It might be common sense to make sure you have a hotel reservation before arriving in a city, but unfortunately that can't always be the case. Personally, I've had to sleep in bus stations and airports when I was younger but I never really thought about it much. However, last week I met a guy wandering around the streets of San Diego looking for a hotel room without any luck (it was Comic Con and there simply were no rooms available).
That spurred my thinking to come up with cheap, free, and nearly free ways that you could safely spend the night in a strange city - even with no hotel reservations.
24-hour Subway or Starbucks
This is probably the cheapest solution - simply go and order a sandwich or coffee every hour or so and you'll be set. I would extend this to doing the same at a Burger King or McDonalds too, but those tend to be a bit sketchier and night compared to a Subway or a Starbucks.
Rent a Car for the Night
Renting a car instead of a hotel room is probably the best idea if you are coming into town via an airport. However even if you are taking a bus or train, you can still typically get to an airport pretty easily and rent the car there. While the most expensive of the options at about $50-$100 this is probably the best solution since you'll have both privacy and security. Simply park it in a well lit parking spot such as a 24-hour Walmart for instance. That way you can also get food and use the restroom if you need it.
Public Train / Bus
This is a cliche and you'll probably be looked at as a homeless person if you do this but it can work. That being said, I don't recommend this option since trains tend to be unmonitored and at night can be scary. It is free though.
Train / Bus Station
This is a bit safer than riding a bus or train and you are less likely to get kicked out when you fall asleep. It's also a free option that has bathrooms and usually a place to eat.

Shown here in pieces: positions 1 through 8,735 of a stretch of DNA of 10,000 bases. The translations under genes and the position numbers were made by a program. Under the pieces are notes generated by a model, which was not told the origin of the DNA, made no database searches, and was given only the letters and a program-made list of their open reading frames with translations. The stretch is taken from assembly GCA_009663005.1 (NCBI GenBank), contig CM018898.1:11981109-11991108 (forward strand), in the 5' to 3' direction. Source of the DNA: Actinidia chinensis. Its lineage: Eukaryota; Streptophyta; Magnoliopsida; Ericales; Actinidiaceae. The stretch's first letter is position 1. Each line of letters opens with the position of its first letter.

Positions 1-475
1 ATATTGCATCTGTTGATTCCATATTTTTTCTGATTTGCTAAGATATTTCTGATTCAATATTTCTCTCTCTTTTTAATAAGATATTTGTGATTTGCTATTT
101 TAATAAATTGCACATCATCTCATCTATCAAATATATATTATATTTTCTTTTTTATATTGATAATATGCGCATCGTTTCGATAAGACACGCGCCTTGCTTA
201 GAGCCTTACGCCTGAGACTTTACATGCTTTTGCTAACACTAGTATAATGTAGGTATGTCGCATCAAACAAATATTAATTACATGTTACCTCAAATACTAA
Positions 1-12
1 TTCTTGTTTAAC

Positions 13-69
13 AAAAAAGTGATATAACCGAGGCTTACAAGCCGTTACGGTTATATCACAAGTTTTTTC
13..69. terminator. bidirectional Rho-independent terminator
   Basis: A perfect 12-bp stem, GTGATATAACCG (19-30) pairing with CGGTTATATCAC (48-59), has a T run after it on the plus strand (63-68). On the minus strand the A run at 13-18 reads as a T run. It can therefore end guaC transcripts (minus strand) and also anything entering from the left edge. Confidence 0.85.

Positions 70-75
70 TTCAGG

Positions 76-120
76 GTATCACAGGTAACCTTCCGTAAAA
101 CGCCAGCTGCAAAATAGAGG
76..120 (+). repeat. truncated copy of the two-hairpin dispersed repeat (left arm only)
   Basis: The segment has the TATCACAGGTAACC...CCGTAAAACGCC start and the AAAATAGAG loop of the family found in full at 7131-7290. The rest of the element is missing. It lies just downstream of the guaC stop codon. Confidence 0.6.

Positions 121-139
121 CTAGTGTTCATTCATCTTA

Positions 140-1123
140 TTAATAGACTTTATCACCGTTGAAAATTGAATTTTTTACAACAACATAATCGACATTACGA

Check into a Hostel
Assuming you are able to start your search early in the day or early evening, staying at a hostel is a good cheap alternative to staying in a hotel as well. You can find hostels by looking online at sites like hostels.com or Hosteling International. Typically you'll find that the price of a night at a hostel is < $50 even in cities like Chicago and San Diego. However, you'll usually sacrifice privacy and other amenities and may be asked to contribute to the hostel by cleaning something or offering other services. You'll also usually have to share a room and bathroom ... though many do offer private rooms for a much higher rate.
This won't work well if you are stranded without a room, but if you have a little time to prepare it's a great idea. Simply login and connect with people who have a couch or spare bed available. Successfully pairing with a Couchsurfing host needs some time to execute but it's a good solution if you are willing to roll the dice and meet new people.
I'm sure there are more ways to send the night in a new city when you can't afford or don't have a hotel reservation, so I'd love to hear your ideas well.